Supercharging Britain's Role in Global Trade

  • techUK techUK
    Wednesday08Nov 2017
    News

    At techUK's Supercharging the Digital Economy event a panel of experts discussed how to protect & reinforce the UK as a partner of choice in the int'l digital markets

At techUK's second annual Supercharging the Digital Economy conference, a panel of experts discussed how to protect and reinforce the UK as a partner of choice in the international digital markets.

Raj Sivalingam, techUK's Executive Director for Telecoms and UK Spectrum Policy Forum, welcomed the panellists to the stage and remarked that digital technologies in one way or another play a role in every global trade transaction. According to a McKinsey report, global digital data flows have grown nearly fifty fold in the last decade to over 210 terabits every second. With two thirds of the world’s population having a mobile subscription and the trend set to continue – the global marketplace is indeed a click away whether you are a budding ‘front room’ entrepreneur, start up, SME or a multinational.

Most important factorTo provide an initial snap-shot of attendee perspectives, an audience poll was opened asking "What is the most important factor to reinforce the UK as a preferred partner in global digital trade?" The top response selected was access to digital skills (32%), which was closely followed by an enabling regulatory environment (29%), and policy for investment and innovation (25%).

Panellists were welcomed to comment and share insight on what Government and industry should do to protect and reinforce the UK as a partner of choice in the International digital markets, as the UK develops new trading relationships with European partners and forges new ones world-wide. The panel of experts were:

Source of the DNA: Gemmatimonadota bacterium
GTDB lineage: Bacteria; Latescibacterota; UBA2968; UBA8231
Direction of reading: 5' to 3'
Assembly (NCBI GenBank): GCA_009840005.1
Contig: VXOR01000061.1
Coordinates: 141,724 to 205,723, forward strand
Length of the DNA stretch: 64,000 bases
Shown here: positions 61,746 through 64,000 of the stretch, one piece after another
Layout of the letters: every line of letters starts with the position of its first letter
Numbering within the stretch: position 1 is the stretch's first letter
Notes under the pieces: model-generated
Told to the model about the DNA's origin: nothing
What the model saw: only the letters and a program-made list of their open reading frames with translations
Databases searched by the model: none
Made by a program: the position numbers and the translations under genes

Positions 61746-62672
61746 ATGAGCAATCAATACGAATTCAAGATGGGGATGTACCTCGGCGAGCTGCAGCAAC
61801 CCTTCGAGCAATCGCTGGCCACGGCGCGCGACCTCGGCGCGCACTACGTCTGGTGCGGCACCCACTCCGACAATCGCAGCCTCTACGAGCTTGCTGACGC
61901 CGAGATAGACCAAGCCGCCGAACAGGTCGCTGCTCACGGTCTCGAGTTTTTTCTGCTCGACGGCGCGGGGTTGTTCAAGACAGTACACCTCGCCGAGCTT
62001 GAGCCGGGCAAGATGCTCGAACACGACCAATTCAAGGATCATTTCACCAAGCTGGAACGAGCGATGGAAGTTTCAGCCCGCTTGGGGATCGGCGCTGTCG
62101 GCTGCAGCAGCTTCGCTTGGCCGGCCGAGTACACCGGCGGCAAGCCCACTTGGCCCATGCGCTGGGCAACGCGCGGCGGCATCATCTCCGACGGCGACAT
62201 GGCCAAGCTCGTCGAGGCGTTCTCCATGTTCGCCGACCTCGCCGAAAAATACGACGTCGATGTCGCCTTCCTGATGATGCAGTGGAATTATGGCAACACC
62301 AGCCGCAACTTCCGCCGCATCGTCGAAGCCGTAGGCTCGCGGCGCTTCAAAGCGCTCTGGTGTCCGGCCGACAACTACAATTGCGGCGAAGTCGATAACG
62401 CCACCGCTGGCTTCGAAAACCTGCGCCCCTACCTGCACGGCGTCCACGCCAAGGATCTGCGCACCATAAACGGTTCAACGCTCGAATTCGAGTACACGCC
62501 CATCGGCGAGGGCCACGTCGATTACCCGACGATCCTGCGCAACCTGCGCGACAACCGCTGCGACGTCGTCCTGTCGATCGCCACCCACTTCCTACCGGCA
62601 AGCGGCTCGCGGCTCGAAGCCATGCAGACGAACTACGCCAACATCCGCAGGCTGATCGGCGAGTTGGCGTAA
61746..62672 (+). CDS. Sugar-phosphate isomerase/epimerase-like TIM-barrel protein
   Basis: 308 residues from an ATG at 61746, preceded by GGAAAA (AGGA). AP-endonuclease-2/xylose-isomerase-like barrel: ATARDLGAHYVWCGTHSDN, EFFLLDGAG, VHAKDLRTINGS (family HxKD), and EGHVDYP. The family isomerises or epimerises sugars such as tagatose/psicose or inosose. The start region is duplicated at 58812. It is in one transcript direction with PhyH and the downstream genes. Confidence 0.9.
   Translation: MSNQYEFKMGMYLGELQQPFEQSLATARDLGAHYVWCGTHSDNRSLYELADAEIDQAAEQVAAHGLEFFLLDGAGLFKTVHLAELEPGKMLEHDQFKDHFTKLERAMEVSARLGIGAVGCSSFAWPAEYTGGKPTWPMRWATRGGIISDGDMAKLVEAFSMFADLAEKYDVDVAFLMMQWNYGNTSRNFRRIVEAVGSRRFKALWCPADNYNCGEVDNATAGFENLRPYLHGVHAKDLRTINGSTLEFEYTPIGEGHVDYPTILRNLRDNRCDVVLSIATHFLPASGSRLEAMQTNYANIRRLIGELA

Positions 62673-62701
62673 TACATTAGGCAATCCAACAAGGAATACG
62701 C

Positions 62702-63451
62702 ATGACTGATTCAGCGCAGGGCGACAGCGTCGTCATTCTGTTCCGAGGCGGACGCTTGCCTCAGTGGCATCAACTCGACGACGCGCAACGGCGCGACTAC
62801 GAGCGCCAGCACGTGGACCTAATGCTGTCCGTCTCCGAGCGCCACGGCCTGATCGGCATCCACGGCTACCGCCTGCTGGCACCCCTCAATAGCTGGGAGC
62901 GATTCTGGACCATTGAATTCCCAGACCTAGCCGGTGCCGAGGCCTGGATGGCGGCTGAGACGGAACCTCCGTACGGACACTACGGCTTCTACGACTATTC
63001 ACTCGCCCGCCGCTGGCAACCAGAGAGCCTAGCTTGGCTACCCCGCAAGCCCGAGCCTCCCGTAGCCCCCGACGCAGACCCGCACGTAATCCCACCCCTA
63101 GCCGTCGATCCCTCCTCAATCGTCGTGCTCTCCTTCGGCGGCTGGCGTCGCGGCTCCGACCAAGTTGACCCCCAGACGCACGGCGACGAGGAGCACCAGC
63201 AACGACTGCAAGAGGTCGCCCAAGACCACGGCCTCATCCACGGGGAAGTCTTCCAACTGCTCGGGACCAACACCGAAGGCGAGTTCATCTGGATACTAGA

• Matt Houlihan, Director, Government Affairs, UK and Ireland, Cisco
  • Christine Ashton, CDO Digital Office, SAP ERP Cloud
  • Dan Byles, Vice President, Head of Corporate Development Living PlanIT
  • John Simmons, Minister Counselor for Commercial Affairs, Embassy of the United States of America

Key messages that emerged from the panellist presentations included:

  • Emphasis on the importance of retaining strong access to the EU market through an effective, pro-digital trade deal;
  • The potential for UK-US digital trade;
  • Encouraging the need for the government to embrace a ‘digital-ready’ trade agenda that would facilitate data flows and help position the UK at the heart of the global tech economy.

 

There were a number of common messages identified by the panellists and in further discussion with the conference participants, some of which have been captured below:

Driving Take-up and Development

Panellists highlighted the importance of strengthening the UK’s existing infrastructure and digital connectivity, echoing techUK’s recent report From Good to Great: Digital Connectivity for a World Class Economy which highlights the importance of transforming the UK’s communications infrastructure to ensure every British business can become a digital business and create an open digital economy for everyone. Increased productivity could be achieved by Government encouraging digitisation of bussinesses and helping them to scale, suggested participants.